Now the Federal Reserve is still gumming up the credit markets which are small and new businesses. Profits are under pressure. Regulations are coming out that are burdening especially small businesses. And the bank lending to small and new businesses has stalled because regulation is onerous.

So you put all that together and the prospect is not good. And, politically, Greta, still not clear what's going to happen in the political process. If pro-growth economic policies look like they were going to come in when a new president came in. Markets anticipating the future would start to rise up, but they don't see that picture clearing up yet.

VAN SUSTEREN: All right. Well, why did it seem to move so rapidly even in the first few days of this month, I mean, 1.5 trillion declined? What was their -- is it just the price of oil? Is that enough to shake everyone's confidence?

FORBES: Well, we have drastic cuts in the price of oil back in the 1980s. But we had pro-growth policies in place. The Reagan tax cuts, conquering inflation. Deregulation of some major industries. So the rest of the economy grew rapidly.

This time you are getting a crash in oil prices. And you don't have those pro-growth policies in place. So that means you are going to have bankruptcies there that are not going to be offset by vigorous new companies rising up as we had in the 80's and 90's.

VAN SUSTEREN: To what extent can you assign part of the responsibility for this, at least the last few days, to the Obama administration policy? I mean, is it just so many different factors or is this something directly that emanates from an administration?

FORBES: Well, the Obama administration hasn't had real growth -- pro- growth policies for a long time. And they are no indication that that is going to change. Regulations are continuing to come out. The E.P.A. is continuing to go on a rampage. Other agencies like the FCC are now putting its claws more and more into the Internet, slowing down investment there for the future.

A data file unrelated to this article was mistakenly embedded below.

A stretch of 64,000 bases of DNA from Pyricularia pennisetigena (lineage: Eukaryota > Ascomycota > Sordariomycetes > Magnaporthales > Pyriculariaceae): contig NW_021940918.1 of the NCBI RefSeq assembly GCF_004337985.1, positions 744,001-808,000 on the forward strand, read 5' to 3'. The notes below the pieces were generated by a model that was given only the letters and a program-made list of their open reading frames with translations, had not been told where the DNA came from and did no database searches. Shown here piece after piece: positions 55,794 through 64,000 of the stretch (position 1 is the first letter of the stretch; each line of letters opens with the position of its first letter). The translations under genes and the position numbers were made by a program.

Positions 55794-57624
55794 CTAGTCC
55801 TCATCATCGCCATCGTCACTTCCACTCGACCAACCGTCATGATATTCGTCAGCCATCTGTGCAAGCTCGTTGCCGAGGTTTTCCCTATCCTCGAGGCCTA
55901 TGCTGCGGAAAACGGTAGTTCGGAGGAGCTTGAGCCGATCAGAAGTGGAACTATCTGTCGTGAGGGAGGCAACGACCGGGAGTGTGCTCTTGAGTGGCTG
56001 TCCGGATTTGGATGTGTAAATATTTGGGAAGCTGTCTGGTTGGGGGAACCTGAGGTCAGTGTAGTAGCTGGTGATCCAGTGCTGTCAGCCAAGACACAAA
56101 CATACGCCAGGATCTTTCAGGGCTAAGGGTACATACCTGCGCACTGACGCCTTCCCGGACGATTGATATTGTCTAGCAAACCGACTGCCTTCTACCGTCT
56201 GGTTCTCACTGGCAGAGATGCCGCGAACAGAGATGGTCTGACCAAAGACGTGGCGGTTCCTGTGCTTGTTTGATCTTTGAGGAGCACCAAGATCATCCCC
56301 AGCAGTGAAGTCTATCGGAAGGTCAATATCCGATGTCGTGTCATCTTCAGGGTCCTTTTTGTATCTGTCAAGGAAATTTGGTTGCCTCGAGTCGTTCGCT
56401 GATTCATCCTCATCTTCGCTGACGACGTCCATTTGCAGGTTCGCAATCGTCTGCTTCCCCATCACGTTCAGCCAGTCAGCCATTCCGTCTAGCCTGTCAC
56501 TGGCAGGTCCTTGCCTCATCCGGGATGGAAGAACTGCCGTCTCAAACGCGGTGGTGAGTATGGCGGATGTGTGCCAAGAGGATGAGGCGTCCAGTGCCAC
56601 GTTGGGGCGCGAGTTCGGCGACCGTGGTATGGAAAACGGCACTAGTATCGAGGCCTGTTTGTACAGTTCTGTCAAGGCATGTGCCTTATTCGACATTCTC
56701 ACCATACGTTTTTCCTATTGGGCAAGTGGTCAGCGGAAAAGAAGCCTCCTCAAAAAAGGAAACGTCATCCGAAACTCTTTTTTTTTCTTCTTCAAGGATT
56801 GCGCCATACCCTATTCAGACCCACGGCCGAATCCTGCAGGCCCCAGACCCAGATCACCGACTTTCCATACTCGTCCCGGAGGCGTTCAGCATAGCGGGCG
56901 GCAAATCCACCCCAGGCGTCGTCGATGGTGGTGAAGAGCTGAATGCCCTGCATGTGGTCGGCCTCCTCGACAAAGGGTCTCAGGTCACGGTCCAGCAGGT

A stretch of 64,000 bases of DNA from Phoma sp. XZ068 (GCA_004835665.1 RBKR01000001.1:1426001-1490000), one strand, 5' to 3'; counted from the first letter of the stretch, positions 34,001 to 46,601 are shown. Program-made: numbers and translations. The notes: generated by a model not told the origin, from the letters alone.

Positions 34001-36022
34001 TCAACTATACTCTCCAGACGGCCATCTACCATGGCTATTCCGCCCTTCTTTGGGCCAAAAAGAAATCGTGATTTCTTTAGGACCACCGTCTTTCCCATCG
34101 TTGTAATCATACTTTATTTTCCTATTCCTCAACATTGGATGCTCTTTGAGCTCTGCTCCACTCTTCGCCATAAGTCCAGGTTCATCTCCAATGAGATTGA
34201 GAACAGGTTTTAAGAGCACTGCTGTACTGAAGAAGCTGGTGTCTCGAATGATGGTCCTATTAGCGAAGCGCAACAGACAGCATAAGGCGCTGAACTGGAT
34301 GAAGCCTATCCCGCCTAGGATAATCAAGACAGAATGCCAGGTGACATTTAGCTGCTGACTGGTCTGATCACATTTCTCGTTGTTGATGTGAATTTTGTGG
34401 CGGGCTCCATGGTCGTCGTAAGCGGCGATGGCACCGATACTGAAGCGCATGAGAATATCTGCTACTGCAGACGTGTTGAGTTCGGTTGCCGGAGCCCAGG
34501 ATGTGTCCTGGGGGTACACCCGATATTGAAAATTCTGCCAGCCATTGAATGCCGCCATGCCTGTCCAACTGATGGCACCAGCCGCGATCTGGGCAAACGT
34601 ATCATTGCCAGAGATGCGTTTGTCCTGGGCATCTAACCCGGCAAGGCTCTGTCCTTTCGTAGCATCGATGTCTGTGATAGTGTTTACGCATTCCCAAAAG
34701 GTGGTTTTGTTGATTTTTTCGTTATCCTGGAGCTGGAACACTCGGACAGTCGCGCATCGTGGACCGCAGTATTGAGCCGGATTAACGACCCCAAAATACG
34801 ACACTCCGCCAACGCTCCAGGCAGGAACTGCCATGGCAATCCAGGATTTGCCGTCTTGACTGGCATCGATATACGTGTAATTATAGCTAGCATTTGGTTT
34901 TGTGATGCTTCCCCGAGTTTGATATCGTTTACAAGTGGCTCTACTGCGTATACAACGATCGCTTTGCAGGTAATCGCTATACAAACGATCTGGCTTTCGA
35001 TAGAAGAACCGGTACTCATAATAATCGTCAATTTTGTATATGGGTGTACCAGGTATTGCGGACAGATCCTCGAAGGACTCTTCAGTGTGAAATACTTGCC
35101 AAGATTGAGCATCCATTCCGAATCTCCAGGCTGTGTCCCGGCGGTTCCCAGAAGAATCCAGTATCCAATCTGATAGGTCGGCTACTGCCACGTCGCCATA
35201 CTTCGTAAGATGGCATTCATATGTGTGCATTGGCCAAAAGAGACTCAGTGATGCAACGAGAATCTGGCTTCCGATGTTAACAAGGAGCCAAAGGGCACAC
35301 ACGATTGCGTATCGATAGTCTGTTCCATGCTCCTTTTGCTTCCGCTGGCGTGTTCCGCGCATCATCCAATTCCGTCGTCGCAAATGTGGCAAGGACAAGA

So, it's -- the policies have been in place and they are just like it's water torture just hurting the economy more and more. We can't get out of second gear. We should be growing at two to three times the rate we have been in recent years. And the rest of the world is noticing it. So, if we are faltering, the rest of the world is going to falter as well.

VAN SUSTEREN: All right. So the way that it gets down to like someone who doesn't have stock is if you maybe want to expand your gas station or your diner or something. You are not going to be able to get loans and you're going to be afraid to it and really sort of it's like putting a foot on the throats of people all the way down the economic chain.

FORBES: That's right. And if you can get the financing, oftentimes now you can get from new sources, but the interest rates are higher which puts pressures on small businesses. But, in terms of people who have stocks, my advice is don't panic. These things don't last forever and you get whip sawed by emotions so even though the waters are choppy right now, this sounds Pollyannaish, but it has to be said, this country always finds a way to move ahead.

I'm old enough to remember the 70's, (INAUDIBLE), things look hopeless and we had two fantastic decades in the 80s and 90s.

VAN SUSTEREN: Well, I hope you are right. But I always -- I'm a little bit of a naysayer and I feel like sooner or later, it's not going to have that. You know, we have always been lucky that it's bounced back. But, anyway, you know better than I do. I'll go with your -- I'll go with your version.

Anyway, Steve, thank you.

FORBES: Thank you, Greta.